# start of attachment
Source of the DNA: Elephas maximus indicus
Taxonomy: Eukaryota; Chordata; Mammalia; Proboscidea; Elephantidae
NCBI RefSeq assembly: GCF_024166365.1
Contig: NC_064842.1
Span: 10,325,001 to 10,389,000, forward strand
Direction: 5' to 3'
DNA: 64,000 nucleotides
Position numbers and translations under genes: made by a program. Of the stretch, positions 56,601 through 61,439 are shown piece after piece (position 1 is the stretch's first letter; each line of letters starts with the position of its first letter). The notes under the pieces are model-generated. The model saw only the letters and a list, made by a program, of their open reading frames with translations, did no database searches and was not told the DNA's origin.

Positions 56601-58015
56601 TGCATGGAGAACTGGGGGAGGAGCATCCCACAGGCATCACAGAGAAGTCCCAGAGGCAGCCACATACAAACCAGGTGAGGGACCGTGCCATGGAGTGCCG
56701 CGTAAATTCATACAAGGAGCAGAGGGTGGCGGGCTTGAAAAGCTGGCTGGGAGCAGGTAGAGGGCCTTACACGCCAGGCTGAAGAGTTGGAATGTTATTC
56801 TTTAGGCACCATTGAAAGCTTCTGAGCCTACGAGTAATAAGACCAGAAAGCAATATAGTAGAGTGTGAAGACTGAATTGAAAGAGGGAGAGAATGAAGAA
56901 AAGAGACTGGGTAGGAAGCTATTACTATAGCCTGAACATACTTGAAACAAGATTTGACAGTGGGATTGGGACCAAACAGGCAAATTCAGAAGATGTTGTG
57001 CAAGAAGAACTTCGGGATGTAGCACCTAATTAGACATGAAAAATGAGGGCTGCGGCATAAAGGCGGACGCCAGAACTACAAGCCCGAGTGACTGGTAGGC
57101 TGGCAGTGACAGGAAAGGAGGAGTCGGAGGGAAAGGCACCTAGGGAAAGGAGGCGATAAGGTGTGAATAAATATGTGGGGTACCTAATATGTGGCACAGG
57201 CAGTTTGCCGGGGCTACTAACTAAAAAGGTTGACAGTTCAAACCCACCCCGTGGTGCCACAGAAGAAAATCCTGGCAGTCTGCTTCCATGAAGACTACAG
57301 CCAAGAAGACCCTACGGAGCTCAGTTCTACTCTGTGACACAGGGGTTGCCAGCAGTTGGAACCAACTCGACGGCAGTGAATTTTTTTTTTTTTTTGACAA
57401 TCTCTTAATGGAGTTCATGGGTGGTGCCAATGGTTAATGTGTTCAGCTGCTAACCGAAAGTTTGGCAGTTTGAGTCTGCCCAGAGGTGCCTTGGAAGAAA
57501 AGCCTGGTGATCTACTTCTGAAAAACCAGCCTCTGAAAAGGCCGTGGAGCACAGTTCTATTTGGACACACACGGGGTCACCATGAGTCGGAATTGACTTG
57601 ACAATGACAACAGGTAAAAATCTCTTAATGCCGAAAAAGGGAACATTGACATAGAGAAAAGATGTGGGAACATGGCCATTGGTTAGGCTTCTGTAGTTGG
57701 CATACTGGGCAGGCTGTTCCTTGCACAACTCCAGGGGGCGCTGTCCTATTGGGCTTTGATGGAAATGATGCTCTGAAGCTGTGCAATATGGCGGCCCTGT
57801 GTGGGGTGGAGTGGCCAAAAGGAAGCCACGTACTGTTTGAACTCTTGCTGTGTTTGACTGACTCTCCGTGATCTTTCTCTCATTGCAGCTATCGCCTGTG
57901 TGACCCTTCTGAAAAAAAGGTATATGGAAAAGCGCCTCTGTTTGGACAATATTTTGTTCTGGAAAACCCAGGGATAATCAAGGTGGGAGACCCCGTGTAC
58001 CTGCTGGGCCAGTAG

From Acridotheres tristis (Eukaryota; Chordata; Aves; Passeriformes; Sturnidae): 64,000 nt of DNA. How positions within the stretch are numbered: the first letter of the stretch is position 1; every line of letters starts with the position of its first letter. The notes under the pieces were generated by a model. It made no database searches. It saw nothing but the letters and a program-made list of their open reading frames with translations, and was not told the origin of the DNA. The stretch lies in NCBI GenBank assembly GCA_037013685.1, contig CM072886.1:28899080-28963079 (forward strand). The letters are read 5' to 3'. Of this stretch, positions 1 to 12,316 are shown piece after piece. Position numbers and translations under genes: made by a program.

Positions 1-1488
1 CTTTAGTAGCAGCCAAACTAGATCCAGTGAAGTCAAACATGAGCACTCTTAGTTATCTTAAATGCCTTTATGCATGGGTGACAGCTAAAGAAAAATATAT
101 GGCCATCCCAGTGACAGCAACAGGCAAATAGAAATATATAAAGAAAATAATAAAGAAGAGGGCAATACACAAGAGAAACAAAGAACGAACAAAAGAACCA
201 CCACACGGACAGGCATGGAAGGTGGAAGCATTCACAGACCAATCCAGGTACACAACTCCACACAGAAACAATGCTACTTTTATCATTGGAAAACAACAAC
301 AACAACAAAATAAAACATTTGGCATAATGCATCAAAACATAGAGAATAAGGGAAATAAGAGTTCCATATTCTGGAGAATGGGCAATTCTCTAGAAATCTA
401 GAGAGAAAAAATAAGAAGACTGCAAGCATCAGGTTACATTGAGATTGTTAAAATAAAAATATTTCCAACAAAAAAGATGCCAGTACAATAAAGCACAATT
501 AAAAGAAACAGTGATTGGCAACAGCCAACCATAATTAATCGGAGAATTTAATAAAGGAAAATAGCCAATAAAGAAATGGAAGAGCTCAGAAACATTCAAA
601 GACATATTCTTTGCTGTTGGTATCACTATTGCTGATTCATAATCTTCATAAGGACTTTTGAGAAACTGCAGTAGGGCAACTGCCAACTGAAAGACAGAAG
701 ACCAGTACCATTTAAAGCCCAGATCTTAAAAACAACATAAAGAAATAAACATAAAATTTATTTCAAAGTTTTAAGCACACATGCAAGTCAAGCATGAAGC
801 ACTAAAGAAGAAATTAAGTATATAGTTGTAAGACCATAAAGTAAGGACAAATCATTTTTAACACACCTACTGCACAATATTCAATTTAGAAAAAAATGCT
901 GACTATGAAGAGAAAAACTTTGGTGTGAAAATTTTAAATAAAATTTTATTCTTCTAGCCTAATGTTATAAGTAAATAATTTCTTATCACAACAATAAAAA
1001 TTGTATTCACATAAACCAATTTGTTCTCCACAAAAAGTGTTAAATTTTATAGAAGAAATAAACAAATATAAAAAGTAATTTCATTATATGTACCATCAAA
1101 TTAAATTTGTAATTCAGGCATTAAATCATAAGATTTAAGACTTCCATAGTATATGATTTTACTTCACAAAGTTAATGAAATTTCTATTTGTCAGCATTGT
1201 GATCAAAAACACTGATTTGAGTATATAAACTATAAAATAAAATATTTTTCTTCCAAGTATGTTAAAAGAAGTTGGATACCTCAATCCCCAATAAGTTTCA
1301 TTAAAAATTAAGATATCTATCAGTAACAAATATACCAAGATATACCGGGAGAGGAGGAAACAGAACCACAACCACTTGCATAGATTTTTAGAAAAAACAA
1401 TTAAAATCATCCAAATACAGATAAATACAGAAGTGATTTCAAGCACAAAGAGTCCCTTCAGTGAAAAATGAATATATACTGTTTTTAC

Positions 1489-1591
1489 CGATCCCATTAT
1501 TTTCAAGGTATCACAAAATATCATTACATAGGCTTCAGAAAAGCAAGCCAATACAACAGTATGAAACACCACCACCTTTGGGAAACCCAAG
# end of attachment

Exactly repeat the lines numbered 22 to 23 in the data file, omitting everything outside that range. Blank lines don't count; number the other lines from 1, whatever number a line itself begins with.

57801 GTGGGGTGGAGTGGCCAAAAGGAAGCCACGTACTGTTTGAACTCTTGCTGTGTTTGACTGACTCTCCGTGATCTTTCTCTCATTGCAGCTATCGCCTGTG
57901 TGACCCTTCTGAAAAAAAGGTATATGGAAAAGCGCCTCTGTTTGGACAATATTTTGTTCTGGAAAACCCAGGGATAATCAAGGTGGGAGACCCCGTGTAC